“Because Weir Farm has remained relatively undeveloped, a visit here can transport you back in time,” said Douglas Smith, an artist who has recorded the Connecticut landscape for several years and found it easy to begin a painting on the first morning of the magazine’s outing.
Starting in his usual way by making pencil studies of potential painting subjects in a sketchbook, Smith then brought out a pochade box to make an 8″-X-10″ oil study of one of those scenes. He designed and made the box and, in fact, has started a business of crafting them for other artists.
The pochade box, which can be made for either a right-handed or left-handed artist, has compartments for brushes, paints, and prepared panels. The panels Smith uses are made from rag board (one-hundred-percent-rag mat board) coated with shellac, and his brushes are either short-handled tole-painting brushes or round bristle brushes whose handles have been cut to a shorter length.
Smith said the smaller oil sketches allow him to quickly record the changing pattern of light and shadow in the landscape. He uses them as a reference when painting the scene on a larger canvas, resting the pochade box on the metal compartment in his French easel.
“I begin the large painting with a big bristle brush using a mixture of ultramarine blue and raw sienna thinned with turpentine,” the artist explained. “I hold my palette when mixing colors so I can turn it toward the light to judge the color of the mixtures against those already on the canvas. I start by painting in the masses, averaging the color, and quickly covering the entire canvas. From there it’s a matter of modifying the warm or cool color temperature, dark or light values, and soft or hard edges while I continually refine the drawing.”
The palette of colors Smith used at Weir Farm included lead white, cadmium yellow pale, cadmium orange, cadmium red light, permanent rose, alizarin crimson, ultramarine blue, King’s blue (Rembrandt), permanent green deep, and raw sienna.
“My idea in creating this picture was to walk the line between realism and abstraction,” Joseph Keiffer explained after completing his painting of the pond at Weir Farm. “I wanted to make viewers look twice at a familiar scene to show them that reality is as weird as it is pretty.”
This theme is one that has motivated Keiffer as an artist, as a dealer, and as a critic. In a recent issue of American Art Review, for example, he wrote that “… any good ‘realistic’ painting, of any period, also contains within it a good ‘abstract’ composition, and, conversely, any good ‘abstract’ painting is only considered ‘good’ because it makes reference to the viewer’s experience of reality.”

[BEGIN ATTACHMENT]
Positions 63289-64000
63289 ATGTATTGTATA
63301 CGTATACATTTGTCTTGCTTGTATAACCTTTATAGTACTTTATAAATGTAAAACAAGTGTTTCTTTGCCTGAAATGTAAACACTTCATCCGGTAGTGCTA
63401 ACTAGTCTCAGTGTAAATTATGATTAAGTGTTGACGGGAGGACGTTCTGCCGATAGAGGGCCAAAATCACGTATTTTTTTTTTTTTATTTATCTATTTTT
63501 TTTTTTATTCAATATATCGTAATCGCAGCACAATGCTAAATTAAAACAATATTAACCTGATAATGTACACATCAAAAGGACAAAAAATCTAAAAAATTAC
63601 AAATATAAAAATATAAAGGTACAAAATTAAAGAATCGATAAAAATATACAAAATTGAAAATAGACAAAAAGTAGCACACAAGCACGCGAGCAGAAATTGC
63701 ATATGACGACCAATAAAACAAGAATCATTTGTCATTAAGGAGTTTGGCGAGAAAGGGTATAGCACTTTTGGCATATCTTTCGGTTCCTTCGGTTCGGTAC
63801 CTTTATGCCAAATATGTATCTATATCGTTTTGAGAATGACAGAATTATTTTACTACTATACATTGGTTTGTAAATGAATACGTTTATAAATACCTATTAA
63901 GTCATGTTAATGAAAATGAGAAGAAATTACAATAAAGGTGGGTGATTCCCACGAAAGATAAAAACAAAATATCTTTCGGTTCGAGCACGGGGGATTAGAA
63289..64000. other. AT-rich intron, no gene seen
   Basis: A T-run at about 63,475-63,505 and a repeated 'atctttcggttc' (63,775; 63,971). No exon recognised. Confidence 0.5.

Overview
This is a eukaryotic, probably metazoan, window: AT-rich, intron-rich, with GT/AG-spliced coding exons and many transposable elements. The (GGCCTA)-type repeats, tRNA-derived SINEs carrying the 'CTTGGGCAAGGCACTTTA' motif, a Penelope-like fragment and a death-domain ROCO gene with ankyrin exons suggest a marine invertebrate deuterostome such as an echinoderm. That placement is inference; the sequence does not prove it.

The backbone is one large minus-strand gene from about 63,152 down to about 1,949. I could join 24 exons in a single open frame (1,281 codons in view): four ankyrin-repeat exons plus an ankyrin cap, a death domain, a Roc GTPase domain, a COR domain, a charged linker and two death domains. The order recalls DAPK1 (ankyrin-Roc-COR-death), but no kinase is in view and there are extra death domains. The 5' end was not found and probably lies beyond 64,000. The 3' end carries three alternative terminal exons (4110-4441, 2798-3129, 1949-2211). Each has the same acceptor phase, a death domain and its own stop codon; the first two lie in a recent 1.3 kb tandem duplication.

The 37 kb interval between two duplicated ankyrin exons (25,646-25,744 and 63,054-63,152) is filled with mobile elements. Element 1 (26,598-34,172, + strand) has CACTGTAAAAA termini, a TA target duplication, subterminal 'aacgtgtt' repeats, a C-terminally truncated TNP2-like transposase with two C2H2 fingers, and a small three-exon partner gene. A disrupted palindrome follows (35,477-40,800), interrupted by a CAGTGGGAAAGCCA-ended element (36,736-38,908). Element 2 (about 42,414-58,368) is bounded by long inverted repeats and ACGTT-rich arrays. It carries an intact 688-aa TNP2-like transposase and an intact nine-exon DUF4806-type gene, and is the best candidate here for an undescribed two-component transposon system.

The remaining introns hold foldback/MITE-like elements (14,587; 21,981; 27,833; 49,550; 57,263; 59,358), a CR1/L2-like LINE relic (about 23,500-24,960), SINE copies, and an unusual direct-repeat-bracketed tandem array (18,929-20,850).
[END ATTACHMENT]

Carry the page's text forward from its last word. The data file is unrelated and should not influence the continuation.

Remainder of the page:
He went on to say, “I use the same criterion to judge both realistic and abstract painting: Does it feel real? Does it make me feel like I’m ‘there’? Does it make me feel anything at all? If so, what?”
Keiffer is well respected in New York City for the exhibitions of realist paintings he has mounted in the office-gallery on East Seventy-second Street that bears his name. His activities as a collector, dealer, and artist have given him a background that few practicing artists can boast. Knowledgeable about the great American landscape painters of the nineteenth and twentieth centuries, Keiffer often paints near his weekend house in the Catskill Mountains at sites that have attracted many of America’s best-known artists.
In Weir’s time, cattle trampled down the vegetation surrounding the pond. But today, the trees and bushes form a dense ring around the water, making it difficult to set up an easel. Keiffer had to position himself precariously on a sloping patch of rocks and dirt to get a clear view of the reflective water. Once he began painting, however, he worked intently for several hours until he had established the picture.
“I work this way because no one taught me anything different,” Donald Jurney said jokingly as he described his techniques for landscape painting. “Most of what I know about painting I discovered by looking at the work of artists I admired and by reading about their approach.” These comments help explain why some of the methods he uses are quite different from those of other landscape painters.
Of the artists gathered at Weir Farm, Jurney certainly had the most extensive palette of oil colors. He seemed to have a dab of every possible blue and green you can buy in tube form, including some of the Compose colors that Holbein offers. “I suppose I could mix all of those colors myself,” Jurney said, “but I don’t see any reason to bother.”
He had a fistful of paintbrushes ready as well, most of them small-size rounds. The artist chuckled as he admitted that he is not usually quite so well equipped–his wife, Joan Griswold (who also attended the Weir Farm outing), had purchased a large quantity of bristle brushes for him when she last visited New York City.
Jurney kept his paint rather thin as he began each painting, allowing himself to build up to thicker and more detailed presentations of the landscape. The round brushes also gave him a degree of control that would not have been possible with larger flats or filberts.
Although it took Jurney longer than some of the others to get settled into the painting activity, he produced three impressive small paintings during the two-day outing. What was particularly interesting about these pictures was that they were, in large part, inventions only loosely based on the actual appearance of the farm. Furthermore, Jurney was able to articulate a lot of detail in a relatively short amount of time. The artist’s tiny brush-strokes captured subtle transitions of light on trees and grass in a field that only suggested the Weir property.